Blog post by Ashley Bowie, a child at heart, and a weirdy to the core.

I’m a believer. I am inclined toward belief. As a kid I would get lost in stories that featured characters whose lives seemed to carry this inexplicable sense of purpose. They would start their days in a drifting prose, unexpected things would happen to them and they would gasp, the world would slow down and they would have a moment. They would have this really life altering moment. I believe in those moments. It irked me as a kid that I would wake up to the stubbornly ordinary of my life, I would walk through the world with my hands facing out, no joke, not lifted up or raised but facing out, ready for my moment. I would build stories for people I had never met, dream up impossibly heroic scenarios for myself and I would wait. Wait to be told that my necklace that I bought at a flea market was actually magical, or that the boy I liked recognized a pattern in my freckles that meant I was a descendant of a goddess.

I was a weird kid, I don’t mind if you think that. But you have to admit there is a trace of that same kind of weird in all of us. We all want to think that there is more to the world than what we face every day, than slugging through our own routines and emotions, putting up with the world's imperfections like there is no solution, wishing for superheroes, and magic items that tell us how to fix the problems, how to rise out of ordinary and show the world something astounding for a change.

Christmas feels like magic. Maybe less so now than when I was young, but I still thrill at our tendency to light up the dark with our symbols of peace and hope and joy, raging against the cold indifference of winter running its course, and pressing light and joy into the empty night. I still delight in bringing the wild into my home, in thinking sincerely about all the people I love and how I can show them what they mean to me. I’d like to believe that the right combination of Christmas cookies and well spoken words of love will shift the balance of the world out of chaos and hate, and have us all leaning into love and peace.

Above all I believe in words. When God created the world, He spoke it into existence. Jesus made sick people well with His words, nations have been rallied to war, comfort is delivered, freedom is declared, love is proclaimed, all by the delicate process of air through lips, words on a page.

A prophecy was delivered, shouted through centuries, clung to in sleepless nights, hoped for, fought for and then whispered as a baby was born among the least of these, raised in adversity, rallied against injustice and delivered peace to the world if we would have it.

Behold, the people who walked in darkness have seen a great light; those who dwelt in a land of deep darkness, on them has light shone. - Isaiah 9:2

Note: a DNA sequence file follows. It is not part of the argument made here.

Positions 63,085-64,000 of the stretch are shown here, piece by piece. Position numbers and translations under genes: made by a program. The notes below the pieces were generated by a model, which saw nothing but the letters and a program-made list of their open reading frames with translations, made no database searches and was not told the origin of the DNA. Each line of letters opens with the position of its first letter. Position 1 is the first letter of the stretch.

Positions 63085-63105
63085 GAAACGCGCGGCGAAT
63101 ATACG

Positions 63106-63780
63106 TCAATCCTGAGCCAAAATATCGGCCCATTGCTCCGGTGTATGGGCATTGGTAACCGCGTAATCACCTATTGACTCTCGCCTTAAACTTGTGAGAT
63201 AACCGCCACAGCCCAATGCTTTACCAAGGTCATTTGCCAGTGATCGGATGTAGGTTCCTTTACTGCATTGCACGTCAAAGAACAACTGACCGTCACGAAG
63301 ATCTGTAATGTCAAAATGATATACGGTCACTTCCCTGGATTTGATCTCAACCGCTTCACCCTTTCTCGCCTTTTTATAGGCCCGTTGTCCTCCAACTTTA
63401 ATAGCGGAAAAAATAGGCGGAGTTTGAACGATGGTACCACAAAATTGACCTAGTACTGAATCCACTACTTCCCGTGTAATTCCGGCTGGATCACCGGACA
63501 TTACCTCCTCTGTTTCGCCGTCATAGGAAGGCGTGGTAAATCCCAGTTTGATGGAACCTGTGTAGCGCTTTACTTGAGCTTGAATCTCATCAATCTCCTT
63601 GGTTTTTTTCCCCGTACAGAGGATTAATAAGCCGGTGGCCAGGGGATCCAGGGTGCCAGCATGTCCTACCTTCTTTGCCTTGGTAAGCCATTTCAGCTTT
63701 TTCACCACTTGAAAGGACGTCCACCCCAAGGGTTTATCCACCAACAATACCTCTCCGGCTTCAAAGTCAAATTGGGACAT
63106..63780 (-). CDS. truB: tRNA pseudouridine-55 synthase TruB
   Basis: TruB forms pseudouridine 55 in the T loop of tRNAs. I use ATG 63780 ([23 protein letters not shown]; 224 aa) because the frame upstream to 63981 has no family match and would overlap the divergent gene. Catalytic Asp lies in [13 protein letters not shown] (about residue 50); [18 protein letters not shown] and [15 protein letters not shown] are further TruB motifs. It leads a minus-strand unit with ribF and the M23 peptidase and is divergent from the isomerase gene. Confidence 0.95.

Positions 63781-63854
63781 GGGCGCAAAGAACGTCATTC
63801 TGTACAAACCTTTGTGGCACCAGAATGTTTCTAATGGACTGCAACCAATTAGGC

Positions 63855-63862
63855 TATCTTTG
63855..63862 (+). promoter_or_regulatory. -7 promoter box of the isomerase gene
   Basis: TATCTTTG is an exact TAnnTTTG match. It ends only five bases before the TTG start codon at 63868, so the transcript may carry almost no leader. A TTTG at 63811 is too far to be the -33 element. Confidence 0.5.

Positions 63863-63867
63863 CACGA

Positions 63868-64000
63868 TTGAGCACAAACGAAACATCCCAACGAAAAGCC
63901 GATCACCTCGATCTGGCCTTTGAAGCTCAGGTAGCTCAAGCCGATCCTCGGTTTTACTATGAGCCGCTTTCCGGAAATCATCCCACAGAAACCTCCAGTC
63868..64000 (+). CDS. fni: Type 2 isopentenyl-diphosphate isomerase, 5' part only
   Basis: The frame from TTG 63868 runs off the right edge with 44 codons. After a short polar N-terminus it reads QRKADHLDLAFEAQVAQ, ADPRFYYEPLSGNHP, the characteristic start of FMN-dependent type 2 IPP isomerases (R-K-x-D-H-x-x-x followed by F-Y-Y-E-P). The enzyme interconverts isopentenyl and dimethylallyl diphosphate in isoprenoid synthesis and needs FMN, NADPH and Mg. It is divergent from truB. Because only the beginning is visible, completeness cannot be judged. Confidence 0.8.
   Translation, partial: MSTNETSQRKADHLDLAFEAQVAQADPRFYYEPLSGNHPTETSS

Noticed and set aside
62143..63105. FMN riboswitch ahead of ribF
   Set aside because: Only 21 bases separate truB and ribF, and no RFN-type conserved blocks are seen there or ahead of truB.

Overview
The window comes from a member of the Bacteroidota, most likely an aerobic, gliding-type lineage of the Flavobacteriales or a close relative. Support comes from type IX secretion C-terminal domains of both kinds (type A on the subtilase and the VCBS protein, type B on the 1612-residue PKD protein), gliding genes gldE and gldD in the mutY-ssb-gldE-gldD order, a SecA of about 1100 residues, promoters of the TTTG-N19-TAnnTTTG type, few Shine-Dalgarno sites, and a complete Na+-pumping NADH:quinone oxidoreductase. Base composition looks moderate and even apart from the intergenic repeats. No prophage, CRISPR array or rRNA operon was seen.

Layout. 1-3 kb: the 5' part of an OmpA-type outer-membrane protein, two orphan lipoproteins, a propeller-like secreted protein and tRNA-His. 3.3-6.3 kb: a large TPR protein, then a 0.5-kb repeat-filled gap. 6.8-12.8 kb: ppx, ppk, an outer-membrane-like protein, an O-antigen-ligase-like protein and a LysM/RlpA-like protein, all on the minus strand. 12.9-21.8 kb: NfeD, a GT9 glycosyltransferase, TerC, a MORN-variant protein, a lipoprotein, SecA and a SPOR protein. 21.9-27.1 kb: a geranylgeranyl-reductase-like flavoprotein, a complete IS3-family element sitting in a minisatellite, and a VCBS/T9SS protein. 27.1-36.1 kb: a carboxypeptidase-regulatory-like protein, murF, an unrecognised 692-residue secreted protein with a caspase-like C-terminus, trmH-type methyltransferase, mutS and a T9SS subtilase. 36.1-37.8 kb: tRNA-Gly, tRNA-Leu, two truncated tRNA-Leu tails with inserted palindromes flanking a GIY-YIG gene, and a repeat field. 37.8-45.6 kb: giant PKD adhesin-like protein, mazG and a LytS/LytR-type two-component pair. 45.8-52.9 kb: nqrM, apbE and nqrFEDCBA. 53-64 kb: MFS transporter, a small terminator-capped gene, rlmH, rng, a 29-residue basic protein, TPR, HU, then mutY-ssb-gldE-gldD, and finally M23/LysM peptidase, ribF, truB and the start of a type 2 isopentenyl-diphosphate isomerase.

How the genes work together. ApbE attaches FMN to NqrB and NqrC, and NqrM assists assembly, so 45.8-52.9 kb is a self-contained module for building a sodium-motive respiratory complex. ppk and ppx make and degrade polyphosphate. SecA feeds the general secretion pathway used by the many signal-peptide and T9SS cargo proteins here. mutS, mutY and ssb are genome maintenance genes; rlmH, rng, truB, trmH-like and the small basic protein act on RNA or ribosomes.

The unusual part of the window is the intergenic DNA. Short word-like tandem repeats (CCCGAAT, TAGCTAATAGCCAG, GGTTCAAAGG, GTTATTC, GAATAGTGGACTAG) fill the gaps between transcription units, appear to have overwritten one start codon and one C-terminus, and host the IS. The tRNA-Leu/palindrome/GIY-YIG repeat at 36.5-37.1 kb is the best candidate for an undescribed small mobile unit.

I love this verse. I can hear the shattered pieces, like a whisper right against my heart, like a memory and a reminder.

The people dwelling in darkness have seen a great light, and for those dwelling in the region and shadow of death, on them a light has dawned. - Matthew 4:16

Jesus came into this world, to find the lost, to save them, to rescue them from destruction. When we think of this, our minds go to the cross. We think of the sacrifice of Jesus. He shed His blood, He paid our price. He ransomed us from the clutches of death and brought us in to be adopted as His brothers and sisters. He did, I will not contradict that. But the very first thing he did, His first act as human was to shine a light upon those walking in darkness.

We stumble about, we hurt each other out of ignorance and sometimes out of fear or hate but mostly the fear and hate is because of something we don’t understand, something we cannot see. But behold, a people walking in darkness have seen a great light. For 33 years before He died, Jesus shone his light on the world, He illuminated the dark places for us. He taught us how to love, how to face down hatred and run the race despite the fear.

I was walking once, through the fresh snow, with those massive flakes falling gently around me, insulating me from the noise of the world. Everything felt so calm and peaceful and I just stopped. I wasn’t thinking anything in particular, I wasn’t on some important mission or feeling very full of purpose. But I stopped there on the sidewalk and looked around me at the world blanketed in glittering white and I had one of those moments. I felt the whole world slow down and I opened my palms and thought; “I will walk in the light, I will welcome the relief from the darkness, I will hold out my hands to those who crave the light.”

In the dead of winter, on the longest and coldest nights we put lights on our houses, we remember the baby king, we celebrate His life. We celebrate light. May we not clutter the season with obligations and desperate attempts at magic moments. May we see the glorious light, may we reach out to those walking in darkness, as Christ our light and our life has shown us, has shone upon us, has not only died, but lived for us.